Employers who help employees improve their overall financial wellness and reduce financial stress can reduce costs in a number of areas that positively impact the company bottom line, as well as improve employees’ retirement prospects, a study from Financial Finesse finds.
The study found that employees who suffer from overwhelming financial stress or struggle to maintain financial stability tend to incur both immediate and future financial costs for their employer in the form of absenteeism, garnishments, payroll taxes, and delayed retirement. As employee financial health improves these costs diminish.
For its 2016 ROI Special Report, Financial Finesse conducted a case study of a Fortune 100 company’s comprehensive workplace financial wellness program from 2009 to 2014. Depending on employer size, employers can save up to $433,007 in garnishments, up to $682,034 in flex spending/health savings, and up to $4,347,275 in absenteeism by improving the workforce’s financial wellness score from 4 to 5 on a 10-point scale. The savings is even greater when improving the workforce’s financial wellness score from 4 to 6.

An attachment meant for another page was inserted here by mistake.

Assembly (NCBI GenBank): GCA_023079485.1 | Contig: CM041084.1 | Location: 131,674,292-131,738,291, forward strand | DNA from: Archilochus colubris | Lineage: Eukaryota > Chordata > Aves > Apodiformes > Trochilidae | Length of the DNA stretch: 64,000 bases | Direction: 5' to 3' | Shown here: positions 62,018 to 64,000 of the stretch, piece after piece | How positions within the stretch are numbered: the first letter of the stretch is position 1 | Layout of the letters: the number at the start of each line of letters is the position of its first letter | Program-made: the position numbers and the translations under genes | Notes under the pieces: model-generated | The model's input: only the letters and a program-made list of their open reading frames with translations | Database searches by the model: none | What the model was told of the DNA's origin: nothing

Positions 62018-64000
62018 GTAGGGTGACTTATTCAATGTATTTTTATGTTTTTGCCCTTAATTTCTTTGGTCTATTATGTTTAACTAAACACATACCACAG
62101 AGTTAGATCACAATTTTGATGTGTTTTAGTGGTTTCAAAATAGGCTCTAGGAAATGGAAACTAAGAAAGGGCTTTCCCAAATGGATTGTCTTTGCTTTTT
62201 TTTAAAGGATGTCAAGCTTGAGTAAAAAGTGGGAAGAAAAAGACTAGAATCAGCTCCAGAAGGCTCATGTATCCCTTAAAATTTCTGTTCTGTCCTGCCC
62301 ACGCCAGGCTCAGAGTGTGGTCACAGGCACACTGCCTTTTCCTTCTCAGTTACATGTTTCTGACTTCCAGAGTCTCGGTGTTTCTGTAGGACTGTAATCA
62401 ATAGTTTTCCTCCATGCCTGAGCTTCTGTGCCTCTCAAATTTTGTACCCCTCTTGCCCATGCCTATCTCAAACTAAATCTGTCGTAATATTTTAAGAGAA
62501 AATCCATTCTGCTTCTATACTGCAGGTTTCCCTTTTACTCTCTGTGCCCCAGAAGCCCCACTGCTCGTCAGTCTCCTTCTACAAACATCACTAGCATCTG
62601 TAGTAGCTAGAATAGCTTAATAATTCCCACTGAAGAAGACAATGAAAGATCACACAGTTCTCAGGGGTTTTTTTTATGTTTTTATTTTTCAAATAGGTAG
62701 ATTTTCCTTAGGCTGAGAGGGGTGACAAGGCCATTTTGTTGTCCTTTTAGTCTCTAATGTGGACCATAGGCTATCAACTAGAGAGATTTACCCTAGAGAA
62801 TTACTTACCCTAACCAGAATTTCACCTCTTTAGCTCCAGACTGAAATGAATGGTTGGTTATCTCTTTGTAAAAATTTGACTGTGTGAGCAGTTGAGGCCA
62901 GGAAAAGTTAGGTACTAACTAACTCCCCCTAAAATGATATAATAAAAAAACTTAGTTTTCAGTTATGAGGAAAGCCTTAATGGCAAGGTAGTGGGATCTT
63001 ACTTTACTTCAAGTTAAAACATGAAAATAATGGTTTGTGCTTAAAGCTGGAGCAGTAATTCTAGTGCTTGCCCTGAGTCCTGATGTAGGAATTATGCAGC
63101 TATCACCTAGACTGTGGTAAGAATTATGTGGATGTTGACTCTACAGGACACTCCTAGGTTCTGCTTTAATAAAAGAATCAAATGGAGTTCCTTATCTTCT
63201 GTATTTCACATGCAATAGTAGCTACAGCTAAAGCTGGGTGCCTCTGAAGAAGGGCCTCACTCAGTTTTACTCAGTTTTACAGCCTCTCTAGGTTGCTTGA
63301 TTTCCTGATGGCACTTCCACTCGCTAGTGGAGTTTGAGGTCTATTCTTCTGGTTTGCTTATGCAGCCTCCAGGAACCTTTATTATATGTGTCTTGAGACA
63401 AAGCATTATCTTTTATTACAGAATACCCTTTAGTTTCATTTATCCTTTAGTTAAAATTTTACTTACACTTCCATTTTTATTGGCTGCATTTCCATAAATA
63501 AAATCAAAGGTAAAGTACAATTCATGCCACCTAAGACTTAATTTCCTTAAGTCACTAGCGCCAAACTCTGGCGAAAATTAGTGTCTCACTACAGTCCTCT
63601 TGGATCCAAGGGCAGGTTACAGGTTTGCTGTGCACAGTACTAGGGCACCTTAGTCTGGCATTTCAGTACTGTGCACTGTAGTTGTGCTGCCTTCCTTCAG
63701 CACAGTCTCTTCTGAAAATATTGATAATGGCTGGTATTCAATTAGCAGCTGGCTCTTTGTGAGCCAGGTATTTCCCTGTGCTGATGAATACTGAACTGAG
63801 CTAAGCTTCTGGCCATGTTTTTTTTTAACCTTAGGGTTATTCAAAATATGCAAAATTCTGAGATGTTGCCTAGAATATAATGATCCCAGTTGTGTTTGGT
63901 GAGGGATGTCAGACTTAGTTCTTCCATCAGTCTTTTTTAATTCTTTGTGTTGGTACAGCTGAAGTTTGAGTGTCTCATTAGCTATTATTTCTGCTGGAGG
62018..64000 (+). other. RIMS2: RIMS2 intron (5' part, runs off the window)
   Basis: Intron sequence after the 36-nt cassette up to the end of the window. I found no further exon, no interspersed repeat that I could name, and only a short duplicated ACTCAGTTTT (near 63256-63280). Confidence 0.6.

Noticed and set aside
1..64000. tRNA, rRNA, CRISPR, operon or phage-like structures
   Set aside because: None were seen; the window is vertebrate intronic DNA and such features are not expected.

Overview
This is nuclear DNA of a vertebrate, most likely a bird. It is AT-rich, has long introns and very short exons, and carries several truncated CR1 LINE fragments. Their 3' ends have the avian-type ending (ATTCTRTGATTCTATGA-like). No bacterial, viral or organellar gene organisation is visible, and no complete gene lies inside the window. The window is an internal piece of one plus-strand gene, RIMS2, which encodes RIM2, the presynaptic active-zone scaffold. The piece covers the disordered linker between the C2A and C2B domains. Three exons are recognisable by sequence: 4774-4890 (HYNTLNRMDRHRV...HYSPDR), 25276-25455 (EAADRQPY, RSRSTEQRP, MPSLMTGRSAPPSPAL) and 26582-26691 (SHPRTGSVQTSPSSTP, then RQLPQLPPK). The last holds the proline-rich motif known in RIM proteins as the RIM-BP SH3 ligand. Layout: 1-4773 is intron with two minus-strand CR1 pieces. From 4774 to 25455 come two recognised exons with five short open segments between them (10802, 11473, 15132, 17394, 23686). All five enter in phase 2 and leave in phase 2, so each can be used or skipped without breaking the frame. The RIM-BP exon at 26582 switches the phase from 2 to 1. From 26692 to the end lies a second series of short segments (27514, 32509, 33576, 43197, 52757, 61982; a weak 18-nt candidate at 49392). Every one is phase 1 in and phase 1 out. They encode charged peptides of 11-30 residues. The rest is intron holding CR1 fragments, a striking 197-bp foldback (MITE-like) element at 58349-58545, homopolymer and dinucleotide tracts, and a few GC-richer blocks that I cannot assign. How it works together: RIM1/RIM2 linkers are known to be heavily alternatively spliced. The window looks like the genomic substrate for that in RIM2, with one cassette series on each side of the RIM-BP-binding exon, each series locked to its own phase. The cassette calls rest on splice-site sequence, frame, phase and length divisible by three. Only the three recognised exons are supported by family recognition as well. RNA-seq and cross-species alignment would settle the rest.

Financial Finesse notes that higher rates of flexible spending and health savings account contributions occur among participants with higher wellness scores. As employees contribute more into pre-tax flexible spending and health savings accounts, employer FICA-tax expenses are reduced.
In addition, the study found higher financial wellness scores correlate to the ability and choice to make increased retirement saving deferrals. While employees overall were not saving the recommended 10% to 15% of their income for retirement, those with higher financial wellness levels made larger contributions on average.
An analysis of retirement plan contribution rates found that employees that improve their financial wellness score from 4 to 6 could potentially improve their retirement plan balance by more than 27%. NEXT: Addressing different stages of financial health